Sea vegetables are not, botanically speaking, really vegetables. But they can be eaten as or with vegetables, they are green and leafy, and “sea vegetable” somehow sounds more palatable than “seaweed”! Sea vegetables are amazing foods. In Japan, they are a staple food that is fried, steamed, boiled, toasted, etc.
Sea vegetables are eaten by coastal-dwelling people all over the world. Practitioners of a macrobiotic diet – a Japanese-based, vegetarian diet and overall lifestyle that has been reported to alleviate cancer – incorporate large amounts of sea vegetables into their dishes, often serving them in some form for every meal.
So just what makes these ocean-dwelling plants so healthful?
* Iodine – All types of sea vegetables contain iodine, although some contain more than others. Iodine is an essential nutrient that supports thyroid function. In fact, people who experience a sluggish thyroid often find the problem corrected when they ingest kelp tablets. Kelp is a kind of sea vegetable that is especially high in iodine. Arame is also high in iodine.
* Vitamin C – Vitamin C is an important nutrient; it supports the immune system and acts as a natural antihistamine. Its antioxidant activities help protect against cancer. Kombu and Dulse are two types of sea vegetable that contain significant amounts of vitamin C.
* Protein – Vegetable protein is considered healthier than animal protein, and easier to digest. Nori, the seaweed wrap that is used to make sushi, has the highest protein content of the common sea vegetables.
* Calcium – Japanese women, who eat very few dairy products, do not suffer osteoporosis any more frequently than dairy-consuming westerners do. The secret may lie in the calcium-rich sea vegetables so common in the Japanese diet. Hijiki, a rather strong-flavored sea vegetable, has the most calcium of the common sea vegetables. It is followed by Wakame, Arame, and Kombu.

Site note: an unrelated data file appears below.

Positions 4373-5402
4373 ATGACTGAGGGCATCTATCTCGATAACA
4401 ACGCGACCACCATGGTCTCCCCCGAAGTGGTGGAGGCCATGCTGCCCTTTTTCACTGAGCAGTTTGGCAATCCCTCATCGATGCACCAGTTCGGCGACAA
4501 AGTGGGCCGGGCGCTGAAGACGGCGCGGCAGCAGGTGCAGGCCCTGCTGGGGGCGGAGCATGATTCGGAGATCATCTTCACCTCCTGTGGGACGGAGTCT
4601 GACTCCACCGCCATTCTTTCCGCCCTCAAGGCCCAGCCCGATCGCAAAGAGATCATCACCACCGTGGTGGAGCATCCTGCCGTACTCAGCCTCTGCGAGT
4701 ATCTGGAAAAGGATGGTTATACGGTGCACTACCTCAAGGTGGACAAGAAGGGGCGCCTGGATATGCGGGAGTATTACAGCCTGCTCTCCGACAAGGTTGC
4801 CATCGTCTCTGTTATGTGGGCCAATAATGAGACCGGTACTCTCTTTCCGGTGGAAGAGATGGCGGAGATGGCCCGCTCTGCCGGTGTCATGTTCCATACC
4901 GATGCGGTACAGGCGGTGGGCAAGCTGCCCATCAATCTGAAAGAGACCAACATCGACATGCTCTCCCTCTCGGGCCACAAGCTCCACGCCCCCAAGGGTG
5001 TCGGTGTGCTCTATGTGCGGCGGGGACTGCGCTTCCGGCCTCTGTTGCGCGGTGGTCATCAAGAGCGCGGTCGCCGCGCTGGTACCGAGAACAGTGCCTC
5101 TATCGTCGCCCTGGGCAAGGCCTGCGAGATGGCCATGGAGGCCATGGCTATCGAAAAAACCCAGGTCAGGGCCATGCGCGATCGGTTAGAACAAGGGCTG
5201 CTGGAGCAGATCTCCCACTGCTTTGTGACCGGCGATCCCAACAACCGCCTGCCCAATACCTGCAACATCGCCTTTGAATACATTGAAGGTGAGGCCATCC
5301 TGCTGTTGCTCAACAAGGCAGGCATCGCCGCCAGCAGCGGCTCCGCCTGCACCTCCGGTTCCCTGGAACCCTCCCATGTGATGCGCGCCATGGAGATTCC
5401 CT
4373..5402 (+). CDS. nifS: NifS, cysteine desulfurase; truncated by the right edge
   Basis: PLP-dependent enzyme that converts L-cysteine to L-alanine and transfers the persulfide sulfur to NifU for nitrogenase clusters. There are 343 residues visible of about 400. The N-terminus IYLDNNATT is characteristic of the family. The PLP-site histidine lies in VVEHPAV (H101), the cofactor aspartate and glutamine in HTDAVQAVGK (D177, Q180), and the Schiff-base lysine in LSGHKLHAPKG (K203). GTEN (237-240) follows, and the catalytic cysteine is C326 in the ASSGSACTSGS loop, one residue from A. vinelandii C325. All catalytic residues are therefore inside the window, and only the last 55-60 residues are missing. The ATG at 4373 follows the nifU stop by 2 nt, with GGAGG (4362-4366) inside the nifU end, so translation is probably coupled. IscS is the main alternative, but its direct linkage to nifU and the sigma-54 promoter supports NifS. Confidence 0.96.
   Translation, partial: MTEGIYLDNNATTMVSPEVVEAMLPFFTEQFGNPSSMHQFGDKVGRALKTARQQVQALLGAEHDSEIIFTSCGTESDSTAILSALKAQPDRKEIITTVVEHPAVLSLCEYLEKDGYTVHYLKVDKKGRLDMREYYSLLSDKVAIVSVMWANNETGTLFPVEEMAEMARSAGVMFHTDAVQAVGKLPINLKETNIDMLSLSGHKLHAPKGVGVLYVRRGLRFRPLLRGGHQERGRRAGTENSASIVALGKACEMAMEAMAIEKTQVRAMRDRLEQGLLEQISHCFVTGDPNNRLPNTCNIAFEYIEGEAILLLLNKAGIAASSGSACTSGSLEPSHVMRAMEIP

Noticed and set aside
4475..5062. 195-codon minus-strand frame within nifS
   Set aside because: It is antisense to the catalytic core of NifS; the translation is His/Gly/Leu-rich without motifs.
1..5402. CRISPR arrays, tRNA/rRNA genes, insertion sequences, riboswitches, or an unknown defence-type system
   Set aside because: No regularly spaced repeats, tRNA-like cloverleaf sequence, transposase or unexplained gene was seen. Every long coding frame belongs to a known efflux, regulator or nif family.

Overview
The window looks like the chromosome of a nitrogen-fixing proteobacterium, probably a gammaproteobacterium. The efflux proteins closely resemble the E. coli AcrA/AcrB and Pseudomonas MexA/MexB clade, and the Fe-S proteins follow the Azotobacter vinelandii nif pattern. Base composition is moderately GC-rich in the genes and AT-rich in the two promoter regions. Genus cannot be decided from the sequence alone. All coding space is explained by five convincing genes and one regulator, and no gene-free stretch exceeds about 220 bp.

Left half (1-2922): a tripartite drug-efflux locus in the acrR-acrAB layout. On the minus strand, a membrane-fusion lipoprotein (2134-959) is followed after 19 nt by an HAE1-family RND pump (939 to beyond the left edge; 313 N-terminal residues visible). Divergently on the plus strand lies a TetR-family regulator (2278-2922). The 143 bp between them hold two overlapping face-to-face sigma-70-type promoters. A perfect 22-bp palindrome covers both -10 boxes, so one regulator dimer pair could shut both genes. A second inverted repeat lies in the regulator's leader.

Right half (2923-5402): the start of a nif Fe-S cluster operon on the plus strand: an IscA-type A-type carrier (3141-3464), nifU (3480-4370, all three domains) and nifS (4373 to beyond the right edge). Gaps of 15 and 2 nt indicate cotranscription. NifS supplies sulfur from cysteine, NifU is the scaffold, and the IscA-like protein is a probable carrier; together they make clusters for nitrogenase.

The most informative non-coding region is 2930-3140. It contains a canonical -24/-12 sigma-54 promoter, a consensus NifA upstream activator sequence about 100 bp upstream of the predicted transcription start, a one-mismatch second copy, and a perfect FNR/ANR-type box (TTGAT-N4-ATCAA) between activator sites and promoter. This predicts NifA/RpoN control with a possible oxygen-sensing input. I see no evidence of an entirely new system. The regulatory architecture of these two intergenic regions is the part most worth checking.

* Fucoidan – Found in brown sea vegetables such as Arame, fucoidan is a carbohydrate that has been shown to shrink tumors and act as an anti-inflammatory.
* Essential Fatty Acids – Dulse, a purplish sea vegetable that is popular dried and sprinkled on food like salt, has a healthy ratio of omega-6 to omega-3 fatty acids. Truth be told, I usually eat dulse straight out of the bag. I find it that good! Essential fatty acids – so called because the body can not manufacture them and they must be obtained via diet – are anti-inflammatory and may guard against cancer.
How to incorporate sea vegetables into your diet:
One of the best ways to eat sea vegetables is in a traditional Japanese soup called miso soup. I love this stuff, and believe it or not, the kids do, too! Miso is a soybean paste that can be found in the refrigerator section of your health food store or supermarket. You can get it in different tastes and strengths as well.
The sea vegetable usually used in miso soup is Wakame, which is also available at health food stores. Sea vegetables generally need to be soaked prior to cooking, and the same goes for Wakame. You will only need a couple of strips for two servings of soup.
Soak the strips in water for at least half an hour. In the meantime, chop 2 tablespoons of green onion (scallions) and shred/grate carrots to make 1/4 cup. Chop a Daikon radish into matchsticks, about 1/3 cup. Bring 2 cups of water to a boil and add the vegetables. Chop and add the soaked Wakame. Simmer 20 minutes. Remove from heat and stir in 2 tablespoons of miso paste.
Another easy way to incorporate sea vegetables into your diet is to use them as a condiment, or eat them for a crispy snack.